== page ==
Public vs. private is often a balancing act
The Pioneer has received several emails and letters in response to our reporting on the June 26 incident in which a Bemidji man died after a four-hour standoff with local law enforcement. Some are published on this page.
The responses center around The Pioneer’s decision to publish the name of the officer who shot the man, after the man allegedly pointed his rifle at law enforcement once he emerged from the home.
"Why did we print the name? What good can come from it? Did we know we’ve put that officer at risk?" That was the main theme of the responses, along with some accusations we were sensationalizing the news to sell papers.
At The Pioneer, we take our job as a vanguard of the public trust seriously. In our reporting, we strive to be fair and open to all parties involved in a story. The term ‘fair and balanced’ is thrown around loosely these days, but for true journalists, it still is a hallmark for our profession.
It is standard operating procedure for the names of officers involved in shootings to be released to the public, as the Bureau of Criminal Apprehension did in this case. It is also standard for officers to be placed on paid leave during the investigation into the shootings. And it is also common practice for newspapers and other media outlets to report this information. Why? It is the media’s responsibility to report on public information relevant to a community. Because, if media didn’t report this process, in a nutshell, you could have a law enforcement agency not being held accountable for its actions to the public it serves.
Yes, the argument goes, but you also could have just written "an officer" and not reported the name. True, but what if a certain officer was involved with several incidents, more so than the average officer will encounter in his or her career? Or if a certain arm of law enforcement had been involved in several incidents more so than other agencies? The public has a right to know these things. It is our duty to inform them.
Public servants, whether they be city employees, politicians, police and law enforcement or firefighters and some emergency personnel, all work for us, citizens and taxpayers. As such, they are held accountable for their actions that impact our lives.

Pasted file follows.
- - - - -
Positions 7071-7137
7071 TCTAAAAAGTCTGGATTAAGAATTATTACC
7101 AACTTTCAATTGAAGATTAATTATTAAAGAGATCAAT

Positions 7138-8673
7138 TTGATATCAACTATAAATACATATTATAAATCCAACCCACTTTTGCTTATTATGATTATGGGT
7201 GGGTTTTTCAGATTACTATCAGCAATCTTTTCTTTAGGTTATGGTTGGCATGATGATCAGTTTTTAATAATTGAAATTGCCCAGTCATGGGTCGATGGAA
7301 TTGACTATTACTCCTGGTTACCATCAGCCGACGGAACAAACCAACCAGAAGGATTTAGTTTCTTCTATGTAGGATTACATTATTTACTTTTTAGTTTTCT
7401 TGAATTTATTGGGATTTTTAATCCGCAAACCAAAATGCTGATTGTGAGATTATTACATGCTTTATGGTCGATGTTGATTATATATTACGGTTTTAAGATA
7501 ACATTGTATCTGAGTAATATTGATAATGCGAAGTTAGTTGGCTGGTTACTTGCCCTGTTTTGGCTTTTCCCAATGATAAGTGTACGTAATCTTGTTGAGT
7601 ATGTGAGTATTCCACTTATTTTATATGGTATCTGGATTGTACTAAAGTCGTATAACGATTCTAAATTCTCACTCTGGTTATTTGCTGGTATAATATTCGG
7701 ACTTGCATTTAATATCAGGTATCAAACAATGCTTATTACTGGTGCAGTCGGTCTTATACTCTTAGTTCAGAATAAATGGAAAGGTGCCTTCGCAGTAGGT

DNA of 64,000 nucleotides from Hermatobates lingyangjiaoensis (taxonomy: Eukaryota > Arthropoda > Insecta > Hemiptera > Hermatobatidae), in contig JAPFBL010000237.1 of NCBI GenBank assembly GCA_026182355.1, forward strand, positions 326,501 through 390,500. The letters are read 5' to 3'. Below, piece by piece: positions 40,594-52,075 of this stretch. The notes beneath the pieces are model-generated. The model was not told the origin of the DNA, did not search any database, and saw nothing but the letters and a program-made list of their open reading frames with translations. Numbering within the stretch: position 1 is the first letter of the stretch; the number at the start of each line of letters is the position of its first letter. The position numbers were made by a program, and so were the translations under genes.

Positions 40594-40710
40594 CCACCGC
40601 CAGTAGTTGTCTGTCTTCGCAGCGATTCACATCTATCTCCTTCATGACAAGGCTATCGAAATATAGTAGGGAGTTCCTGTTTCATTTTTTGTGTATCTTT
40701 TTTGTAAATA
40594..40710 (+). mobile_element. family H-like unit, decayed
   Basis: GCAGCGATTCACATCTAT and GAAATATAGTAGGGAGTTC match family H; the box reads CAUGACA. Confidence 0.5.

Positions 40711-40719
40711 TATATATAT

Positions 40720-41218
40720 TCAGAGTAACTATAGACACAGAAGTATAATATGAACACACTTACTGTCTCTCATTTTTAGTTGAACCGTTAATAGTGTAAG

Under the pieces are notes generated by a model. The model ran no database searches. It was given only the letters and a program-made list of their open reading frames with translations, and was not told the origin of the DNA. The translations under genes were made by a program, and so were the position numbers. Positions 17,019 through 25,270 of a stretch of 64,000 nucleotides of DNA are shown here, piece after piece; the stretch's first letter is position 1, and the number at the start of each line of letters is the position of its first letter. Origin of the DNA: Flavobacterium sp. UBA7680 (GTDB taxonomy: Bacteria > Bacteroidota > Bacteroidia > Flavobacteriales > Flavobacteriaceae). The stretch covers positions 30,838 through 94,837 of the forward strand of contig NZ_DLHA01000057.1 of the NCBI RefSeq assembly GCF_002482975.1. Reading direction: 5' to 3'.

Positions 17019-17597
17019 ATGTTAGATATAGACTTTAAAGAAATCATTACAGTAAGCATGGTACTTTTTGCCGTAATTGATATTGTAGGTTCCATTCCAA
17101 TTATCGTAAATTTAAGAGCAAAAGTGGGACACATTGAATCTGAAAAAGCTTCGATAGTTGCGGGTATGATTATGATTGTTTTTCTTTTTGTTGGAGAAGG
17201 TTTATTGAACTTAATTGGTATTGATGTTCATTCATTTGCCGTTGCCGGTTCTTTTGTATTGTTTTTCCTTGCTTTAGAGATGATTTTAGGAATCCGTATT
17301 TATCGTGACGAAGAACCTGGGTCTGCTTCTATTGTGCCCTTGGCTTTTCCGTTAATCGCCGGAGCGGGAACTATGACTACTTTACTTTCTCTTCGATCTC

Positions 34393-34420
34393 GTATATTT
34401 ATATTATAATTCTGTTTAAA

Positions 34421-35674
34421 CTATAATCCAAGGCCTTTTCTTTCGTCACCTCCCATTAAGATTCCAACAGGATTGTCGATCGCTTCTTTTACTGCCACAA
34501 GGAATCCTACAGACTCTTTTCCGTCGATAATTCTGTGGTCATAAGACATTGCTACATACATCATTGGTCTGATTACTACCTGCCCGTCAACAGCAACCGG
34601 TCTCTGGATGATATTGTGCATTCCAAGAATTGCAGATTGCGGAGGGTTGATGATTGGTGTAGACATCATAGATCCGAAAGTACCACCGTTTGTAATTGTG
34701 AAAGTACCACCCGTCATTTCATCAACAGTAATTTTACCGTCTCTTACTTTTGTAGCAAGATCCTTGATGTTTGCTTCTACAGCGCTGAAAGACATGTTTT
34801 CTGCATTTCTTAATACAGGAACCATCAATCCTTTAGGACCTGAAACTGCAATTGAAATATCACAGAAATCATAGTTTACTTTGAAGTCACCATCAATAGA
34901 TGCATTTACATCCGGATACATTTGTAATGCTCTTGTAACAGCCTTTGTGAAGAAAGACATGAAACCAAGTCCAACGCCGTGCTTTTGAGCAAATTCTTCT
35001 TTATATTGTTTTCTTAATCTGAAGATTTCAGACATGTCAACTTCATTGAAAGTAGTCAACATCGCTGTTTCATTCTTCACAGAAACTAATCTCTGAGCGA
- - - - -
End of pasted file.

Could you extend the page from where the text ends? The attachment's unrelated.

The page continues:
If we never reported items for fear of sometimes negatively impacting a group or people or their families, we wouldn’t be doing our job of informing the public. If for say, we discovered some malfeasance at a government agency, but we decided not to run it for fear it may make the city or county look bad. Would we be doing our jobs? No, we wouldn’t, and the public would have every right to be upset with us or question our integrity.
These questions primarily are raised when it comes to government and police/law enforcement/court reporting. But it is true across the board. For example, if we didn’t report a scholarship athlete at a university was convicted of a crime and was or was not thrown off the team because it may damage the team’s reputation, again, we wouldn’t be doing our job. Taxpayers pay for that athlete to attend school.
Then there is the argument "just because you CAN do something doesn’t mean you SHOULD." And we deal with that daily. There is public information out there we don’t always publish; graphic sexual abuse court records or various grisly accident reports come to mind. And we make judgments on what we feel is relevant. Every day of the week.
Are we always correct? No, we are not, and many may think we were not in this case. That is OK, too. Democracy is based on an engaged citizenry and rigorous debate, as well as freedom of the press.
Sometimes, democracy isn’t pretty.
As an aside, remember that we journalists are people, too. We have spouses, children, extended family. We are not immune to the feelings of remorse, sadness, sympathy. But, like public servants, we too have jobs important to our democracy. And we take them seriously.
MATT CORY is the editor of the Bemidji Pioneer. He may be reached at email@example.com